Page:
Partitions of an Integer

The subject of integer partitions comes up regularly, with multiple threads over the years at PerlMonks, a big chunk of Chapter 5 of Higher-Order Perl, and some pages from Knuth TAOCP volume 4A. Last year I added a partitions function to my ntheory Perl module, for counting integer partitions (OEIS A000041). A few months ago I added a partition iterator (forpart) since I liked the one Pari/GP added last year.

Integer partitions
Solution Impl
Max in 10s Count in 10s
ntheory 0.45 XS yes no yes yes 87 223,000
ntheory 0.45 Perl yes no yes yes 72 7,300
Integer::Partition 0.05 Perl yes yes no no 67 -
(unreleased, from Limbic 2004)
Perl no yes no no 62 6,000
MJD 2013 Perl no no no no 71 -
blokhead 2007 Perl yes no no no 63 -
kvale 2004 Perl yes no no no 62 -
sfink 2004 Perl yes no no no 58 -
tye 2001 Perl no no no no 58 -
(golfed, 73 chrs)
no (73)
no no no 21 -
Pari/GP 2.8.0
(not a Perl module!)
C/Pari no no yes yes 100 34,000,000

This is a look at some different solutions, including two CPAN modules, one unreleased module, and six solutions from forum posts. I also include the latest Pari/GP for comparison. All forum solutions were modified if necessary to take a sub called with the partition. This matches the behavior of the two modules and allows printing, filtering, counting, etc. without modifying the original code. Only iterators were considered, as the number of partitions grows quite rapidly.

For counting, the fastest solutions use the Hardy-Ramanujan-Rademacher formula. The state of the art is Johansson's ARB, which is thousands of times faster than Pari. Pari also uses the Rademacher formula and is quite fast. Jonathan Bober has GPL code using GMP and MPFR that is a little faster than Pari, but MPFR isn't installed on most platforms (meaning it's hard to incorporate into a portable library). I'm using a triangle solution, which isn't too bad in C+GMP compared to Perl's bigints, but way off the fast formula. Integer::Partitions doesn't have a counting method.

ntheory (aka Math::Prime::Util) has a function taking a block (aka an anonymous sub), the number, and an optional hash of restriction parameters. The block is called for each partition with the argument list set to the partition. The restriction parameters are similar to Pari/GP's, with min/max count and min/max element size. This can save quite a bit of time doing filtering (sometimes with shortcuts) inside the XS code.

I debated call by value (a new argument list for each call) vs. call by reference (giving the caller access to internal data). Some XS iterators, e.g. Algorithm::Permute's fast permute, do the latter, and it is faster. I decided on the former because I like the idea that the caller can manipulate its arguments as desired without worrying about segfaults, incorrect iteration, infinite iteration, etc.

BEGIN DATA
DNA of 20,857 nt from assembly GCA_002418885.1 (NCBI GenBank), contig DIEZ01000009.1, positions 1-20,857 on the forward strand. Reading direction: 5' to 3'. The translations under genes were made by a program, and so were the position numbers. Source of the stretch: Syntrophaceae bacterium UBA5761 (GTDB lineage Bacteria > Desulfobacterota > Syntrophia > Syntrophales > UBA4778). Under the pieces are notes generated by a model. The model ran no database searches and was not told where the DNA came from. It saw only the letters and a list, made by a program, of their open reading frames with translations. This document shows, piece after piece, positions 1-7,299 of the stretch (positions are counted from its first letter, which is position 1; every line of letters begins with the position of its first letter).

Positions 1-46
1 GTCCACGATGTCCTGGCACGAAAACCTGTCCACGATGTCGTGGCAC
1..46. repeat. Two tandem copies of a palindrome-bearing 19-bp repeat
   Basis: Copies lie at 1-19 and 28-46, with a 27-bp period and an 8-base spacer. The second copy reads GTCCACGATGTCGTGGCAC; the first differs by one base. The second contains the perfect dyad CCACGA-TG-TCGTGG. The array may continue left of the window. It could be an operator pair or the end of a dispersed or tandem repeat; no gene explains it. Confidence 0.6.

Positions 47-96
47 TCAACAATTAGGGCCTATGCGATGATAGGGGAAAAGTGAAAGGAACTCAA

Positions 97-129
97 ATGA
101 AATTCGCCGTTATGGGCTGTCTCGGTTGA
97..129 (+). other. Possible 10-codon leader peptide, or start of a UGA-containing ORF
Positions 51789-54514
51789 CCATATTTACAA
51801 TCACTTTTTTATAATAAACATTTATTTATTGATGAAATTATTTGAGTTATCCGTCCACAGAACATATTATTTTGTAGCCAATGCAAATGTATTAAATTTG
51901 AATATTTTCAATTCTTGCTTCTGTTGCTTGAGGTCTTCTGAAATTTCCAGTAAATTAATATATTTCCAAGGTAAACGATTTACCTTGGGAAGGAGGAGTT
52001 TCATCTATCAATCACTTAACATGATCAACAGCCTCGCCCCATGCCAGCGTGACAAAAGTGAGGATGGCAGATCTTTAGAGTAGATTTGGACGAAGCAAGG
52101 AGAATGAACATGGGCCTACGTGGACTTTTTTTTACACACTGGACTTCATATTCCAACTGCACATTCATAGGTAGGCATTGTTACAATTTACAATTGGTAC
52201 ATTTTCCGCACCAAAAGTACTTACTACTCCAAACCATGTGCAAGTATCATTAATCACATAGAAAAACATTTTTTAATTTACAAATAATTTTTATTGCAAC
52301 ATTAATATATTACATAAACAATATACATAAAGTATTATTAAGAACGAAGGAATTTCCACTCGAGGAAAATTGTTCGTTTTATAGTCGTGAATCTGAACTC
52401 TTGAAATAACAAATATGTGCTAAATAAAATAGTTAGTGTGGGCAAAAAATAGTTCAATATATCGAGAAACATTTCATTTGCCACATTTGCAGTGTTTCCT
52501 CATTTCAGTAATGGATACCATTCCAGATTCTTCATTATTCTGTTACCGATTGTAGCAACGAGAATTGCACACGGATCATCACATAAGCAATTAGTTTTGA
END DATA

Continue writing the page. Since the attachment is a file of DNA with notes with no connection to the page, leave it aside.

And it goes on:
Typically the XS code would be used, but there are also pure Perl implementations for everything. They are used if the XS Loader fails, the environment variable MPU_NO_XS exists and is true, or in cases where the arguments would overflow or are not properly parseable.

        use ntheory qw/forpart partitions/;
        forpart { say "@_"; } 8;                     # All partitions of 8
        forpart { say "@_"; } 10,{nmin=>5,amax=>4};  # Only 5+ parts, all <= 4
        say partitions(2000);                        # Counting

The Integer::Partition module has been on CPAN for a number of years, and is the only solution giving both lexicographic and anti-lexicographic ordering choices. It's reasonably fast unless you need larger values with restrictions, or want counts.

        use Integer::Partition;
        my $iter = Integer::Partition->new(8);
        while (my $p = $iter->next) {
          say "@$p";

Math::Pari isn't in the table because it builds with Pari 2.1.7 by default. numbpart (partition count) was added in version 2.2.5 (Nov 2003), and forpart was added in 2.6.1 (Sep 2013). It's possible to build Math::Pari with version 2.3.5 so we could get numbpart but not forpart.

Pari's forpart is quite fast, and has some nice optimizations for restrictions as well. The ordering is by number of elements rather than a lexicographic ordering. The only way to use this from Perl would be a system call to gp.

There are also golfed solutions in under 100 characters. We can even add a callback sub and anti-lexicographic sort and still come in at 93 characters. As usual with heavily golfed code, these are quite slow, managing only 21 partitions in under 10 seconds. This also uses an internal hash for the partitions, which means memory use will grow (though time grows faster so this isn't really an issue).

Here is my simple modification to the golfed solutions, taking 90 characters
for integer partitions in anti-lexicographic order with a callback sub. It's
very slow however, so just for fun.

sub p{my($s,@e,$o,@f)=@_;@f=sort{$b<=>$a}@e;$_{"@f"}||=$s->(@f);p($s,++$o,@e)while--$e[0]}

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About Dana Jacobsen

user-pic I've been using Perl since 1991 (4.010 or so). At some point I realized that while I have used many languages, I enjoy using Perl more than any others.